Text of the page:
It would have been easy for Dylan Samberg to simply shake his head in bewilderment and wonder what in the world was going on.
If suffering a high-ankle sprain during a freak play at the end of practice on the first day of training camp wasn’t bad enough, the Winnipeg Jets defence prospect had to cope with a second unlikely injury — to his hand. It knocked him out of the lineup after making a positive impact in his first taste of NHL action.
Instead of feeling sorry for himself or his lot in life, Samberg dug in and focused on his recovery, putting in the necessary work to ensure he could return to action as quickly as possible.
“It’s one of those things. The first one on the first day of training camp, that was tough,” Samberg said in a recent interview.
“You go through your whole summer, working hard for that moment, and then it gets cut short on the first day. I have a good support group with my family. Then the staff here was behind me, saying that I need to stay positive. The first couple days after the injury were tough.
“I talked with a bunch of teammates and my family, they said ‘it is what it is, nothing you can do about it now, and make sure you work extra hard to get back.'”
That extra hard work included a trip back to the minors with the Manitoba Moose — a stretch that lasted 16 games. Samberg was determined to make his next chance count.
With eight games to go in the Jets’ regular season, beginning with Friday’s game against the Florida Panthers, it’s clear that Samberg is well on his way to making that happen.
With just three NHL games in this stretch and nine overall, Samberg is showing signs he here to stay and he’s here to make a positive impact.
There’s a certain comfort in his game, a style of play that he, and the Jets’ coaching staff, will be able to count on when his number is called.
Samberg has brought some steadiness and stability to the Jets’ defence by playing a calm, composed, yet highly effective game. It includes clean, efficient exits and precise passes to go with a physical edge that is sure to serve him well.
“My game is just to keep it simple, play well, play sound defensive, get the puck moving forward, get it to the forwards,” said Samberg, who was chosen in the second round, 43rd overall, by the Jets in the 2017 NHL Draft. “
“If I can jump in on the offence, I jump in. I feel as I play more games, that part of my game will come along.”
Samberg showed off some of that offence in the last game against the Montreal Canadiens, chipping in a pair of helpers for four assists in nine NHL outings.
He’s also shown mobility, getting back to pucks and finding his teammates in open areas, whether those plays are in close proximity or require a crisp stretch pass several zones.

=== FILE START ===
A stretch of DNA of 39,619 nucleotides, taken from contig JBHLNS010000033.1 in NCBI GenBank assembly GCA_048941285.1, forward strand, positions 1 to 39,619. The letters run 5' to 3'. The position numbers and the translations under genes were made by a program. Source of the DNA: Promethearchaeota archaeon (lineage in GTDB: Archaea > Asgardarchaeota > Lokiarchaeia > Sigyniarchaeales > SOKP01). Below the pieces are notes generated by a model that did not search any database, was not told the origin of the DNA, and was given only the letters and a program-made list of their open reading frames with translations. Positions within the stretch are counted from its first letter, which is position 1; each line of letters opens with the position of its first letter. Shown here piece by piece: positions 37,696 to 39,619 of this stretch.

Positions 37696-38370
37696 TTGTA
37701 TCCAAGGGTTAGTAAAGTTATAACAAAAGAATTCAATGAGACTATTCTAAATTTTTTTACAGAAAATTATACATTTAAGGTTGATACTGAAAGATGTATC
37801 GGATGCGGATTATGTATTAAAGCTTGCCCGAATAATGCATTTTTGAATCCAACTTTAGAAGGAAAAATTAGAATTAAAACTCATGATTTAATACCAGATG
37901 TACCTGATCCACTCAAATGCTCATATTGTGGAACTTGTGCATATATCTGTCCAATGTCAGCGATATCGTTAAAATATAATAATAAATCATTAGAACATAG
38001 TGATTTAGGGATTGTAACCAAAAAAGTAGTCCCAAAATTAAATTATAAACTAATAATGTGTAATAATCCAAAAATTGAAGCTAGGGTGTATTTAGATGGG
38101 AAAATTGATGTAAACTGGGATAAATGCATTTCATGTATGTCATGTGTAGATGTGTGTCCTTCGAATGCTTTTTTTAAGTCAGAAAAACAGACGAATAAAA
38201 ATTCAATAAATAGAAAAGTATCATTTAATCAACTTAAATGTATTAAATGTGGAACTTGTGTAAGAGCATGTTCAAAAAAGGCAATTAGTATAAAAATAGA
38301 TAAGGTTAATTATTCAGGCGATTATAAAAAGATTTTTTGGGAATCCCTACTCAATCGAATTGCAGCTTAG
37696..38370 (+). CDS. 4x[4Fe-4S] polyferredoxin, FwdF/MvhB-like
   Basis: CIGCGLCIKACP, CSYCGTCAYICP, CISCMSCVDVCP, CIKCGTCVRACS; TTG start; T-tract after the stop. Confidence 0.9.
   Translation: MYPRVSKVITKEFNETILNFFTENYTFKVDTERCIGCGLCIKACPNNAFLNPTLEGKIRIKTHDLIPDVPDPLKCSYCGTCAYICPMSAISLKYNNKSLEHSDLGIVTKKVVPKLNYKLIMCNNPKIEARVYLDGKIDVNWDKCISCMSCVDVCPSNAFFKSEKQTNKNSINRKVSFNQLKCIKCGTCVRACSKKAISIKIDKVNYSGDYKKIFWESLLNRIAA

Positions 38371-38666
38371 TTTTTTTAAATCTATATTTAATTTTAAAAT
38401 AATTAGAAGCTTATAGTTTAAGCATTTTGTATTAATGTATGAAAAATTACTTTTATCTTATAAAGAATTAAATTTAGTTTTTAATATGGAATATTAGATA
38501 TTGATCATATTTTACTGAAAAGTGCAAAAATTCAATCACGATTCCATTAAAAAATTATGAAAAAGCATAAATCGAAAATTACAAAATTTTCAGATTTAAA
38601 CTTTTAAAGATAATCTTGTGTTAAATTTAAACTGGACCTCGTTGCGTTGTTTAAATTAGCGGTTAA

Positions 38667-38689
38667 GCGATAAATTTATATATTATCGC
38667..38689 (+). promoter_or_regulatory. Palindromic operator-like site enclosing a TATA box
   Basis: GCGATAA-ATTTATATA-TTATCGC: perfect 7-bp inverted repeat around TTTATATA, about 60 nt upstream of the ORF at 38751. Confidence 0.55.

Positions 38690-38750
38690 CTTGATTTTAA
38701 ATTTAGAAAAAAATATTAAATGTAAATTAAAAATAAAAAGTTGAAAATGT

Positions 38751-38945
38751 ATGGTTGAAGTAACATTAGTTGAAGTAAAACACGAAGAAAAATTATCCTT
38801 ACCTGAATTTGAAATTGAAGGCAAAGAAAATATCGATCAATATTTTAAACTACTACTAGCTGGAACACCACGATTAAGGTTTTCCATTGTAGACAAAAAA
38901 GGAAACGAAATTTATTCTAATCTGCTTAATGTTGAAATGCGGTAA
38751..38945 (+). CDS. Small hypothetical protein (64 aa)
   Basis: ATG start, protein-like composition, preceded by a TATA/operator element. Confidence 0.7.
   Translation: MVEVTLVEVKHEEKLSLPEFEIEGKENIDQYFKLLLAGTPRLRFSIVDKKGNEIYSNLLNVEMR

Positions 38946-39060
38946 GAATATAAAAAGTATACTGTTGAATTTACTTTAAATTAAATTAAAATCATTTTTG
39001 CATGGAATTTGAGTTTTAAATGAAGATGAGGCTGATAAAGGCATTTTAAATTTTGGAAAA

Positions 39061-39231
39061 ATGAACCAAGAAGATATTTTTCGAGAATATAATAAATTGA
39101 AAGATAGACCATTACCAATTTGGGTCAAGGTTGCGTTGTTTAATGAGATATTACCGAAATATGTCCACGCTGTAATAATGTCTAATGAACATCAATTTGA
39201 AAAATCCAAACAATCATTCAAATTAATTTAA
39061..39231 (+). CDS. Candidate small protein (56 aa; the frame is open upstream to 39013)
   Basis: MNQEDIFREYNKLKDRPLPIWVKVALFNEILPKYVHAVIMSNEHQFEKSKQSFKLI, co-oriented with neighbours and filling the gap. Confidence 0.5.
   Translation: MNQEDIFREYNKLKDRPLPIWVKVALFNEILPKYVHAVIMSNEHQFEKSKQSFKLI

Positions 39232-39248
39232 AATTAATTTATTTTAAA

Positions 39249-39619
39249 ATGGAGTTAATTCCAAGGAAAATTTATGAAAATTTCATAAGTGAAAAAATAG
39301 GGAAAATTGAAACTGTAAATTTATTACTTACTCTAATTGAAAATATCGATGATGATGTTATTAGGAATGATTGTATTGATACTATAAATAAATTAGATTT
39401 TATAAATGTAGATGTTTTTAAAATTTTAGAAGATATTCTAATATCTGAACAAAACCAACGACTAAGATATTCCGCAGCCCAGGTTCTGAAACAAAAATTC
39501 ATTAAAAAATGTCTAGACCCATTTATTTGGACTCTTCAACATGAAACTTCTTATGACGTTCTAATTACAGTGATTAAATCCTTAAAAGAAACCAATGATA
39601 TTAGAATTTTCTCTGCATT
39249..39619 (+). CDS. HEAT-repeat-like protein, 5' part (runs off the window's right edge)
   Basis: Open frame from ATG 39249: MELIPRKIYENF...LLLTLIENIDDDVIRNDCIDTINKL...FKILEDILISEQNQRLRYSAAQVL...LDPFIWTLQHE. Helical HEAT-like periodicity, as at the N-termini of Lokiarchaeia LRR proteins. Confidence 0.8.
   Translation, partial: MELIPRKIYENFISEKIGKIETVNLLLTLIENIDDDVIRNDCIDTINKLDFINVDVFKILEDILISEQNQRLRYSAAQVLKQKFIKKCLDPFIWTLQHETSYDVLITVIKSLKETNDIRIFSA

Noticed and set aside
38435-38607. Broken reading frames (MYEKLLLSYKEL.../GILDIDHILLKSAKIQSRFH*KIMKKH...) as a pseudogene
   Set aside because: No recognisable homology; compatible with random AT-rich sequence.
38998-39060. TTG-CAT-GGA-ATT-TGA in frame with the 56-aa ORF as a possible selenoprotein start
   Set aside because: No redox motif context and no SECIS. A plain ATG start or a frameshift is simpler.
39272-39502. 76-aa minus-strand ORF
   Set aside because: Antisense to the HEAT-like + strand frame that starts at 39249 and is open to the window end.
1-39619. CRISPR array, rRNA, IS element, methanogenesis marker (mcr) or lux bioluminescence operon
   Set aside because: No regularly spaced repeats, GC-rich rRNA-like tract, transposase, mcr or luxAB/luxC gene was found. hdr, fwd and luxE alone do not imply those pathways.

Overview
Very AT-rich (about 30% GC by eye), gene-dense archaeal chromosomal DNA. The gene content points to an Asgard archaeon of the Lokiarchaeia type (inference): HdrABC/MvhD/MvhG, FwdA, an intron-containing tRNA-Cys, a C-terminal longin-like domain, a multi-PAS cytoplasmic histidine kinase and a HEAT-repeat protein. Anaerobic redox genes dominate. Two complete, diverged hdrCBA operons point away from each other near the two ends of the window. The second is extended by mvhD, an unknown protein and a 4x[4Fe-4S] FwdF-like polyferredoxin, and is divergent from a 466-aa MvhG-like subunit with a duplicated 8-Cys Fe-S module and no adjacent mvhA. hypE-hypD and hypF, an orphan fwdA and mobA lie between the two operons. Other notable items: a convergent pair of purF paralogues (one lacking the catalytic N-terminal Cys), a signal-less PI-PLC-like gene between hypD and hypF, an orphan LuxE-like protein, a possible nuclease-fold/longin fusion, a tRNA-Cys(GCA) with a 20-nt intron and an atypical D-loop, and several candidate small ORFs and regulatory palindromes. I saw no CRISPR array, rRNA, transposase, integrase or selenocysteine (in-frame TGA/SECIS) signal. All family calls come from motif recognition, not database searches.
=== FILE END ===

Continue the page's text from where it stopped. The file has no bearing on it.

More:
Jets interim head coach Dave Lowry has been impressed by Samberg. Most of his ice time (13:48 per game so far) has come at even strength. Becoming a regular on the penalty kill is the next step for him.
During a season when the Jets have not lived up to lofty expectations, some critical personnel decisions will be coming in the offseason. The emergence of players like Samberg, Ville Heinola, Johnny Kovacevic and Declan Chisholm (all of whom made their respective NHL debuts this season) means the Jets back-end could be on the verge of some significant change.
What that will look like remains to be seen, but it’s sure to be a talking point over the coming weeks and months.
For the time being, Samberg is going to continue to leave an impression. Once this audition comes to a close, he’ll shift his focus back to trying to capture a Calder Cup championship with the Moose in the American Hockey League.
A two-time NCAA Frozen Four champion with the University of Minnesota-Duluth Bulldogs, Samberg would love to add some additional hardware to his trophy case after some of the trials and tribulations he’s gone through during his first two professional seasons.
“I’ve had a long year — a couple injuries — and that’s the way it goes sometimes,” said Samberg.
“Everyone is going to go through it at some point in their career. I unfortunately had to go through it this year, especially with COVID around, it was another long year with that. All you have to do is keep plugging along, keep playing your game, and hoping to get that opportunity.”
Ken Wiebe covers the Winnipeg Jets for Sportsnet.ca and is a regular contributor to CJOB.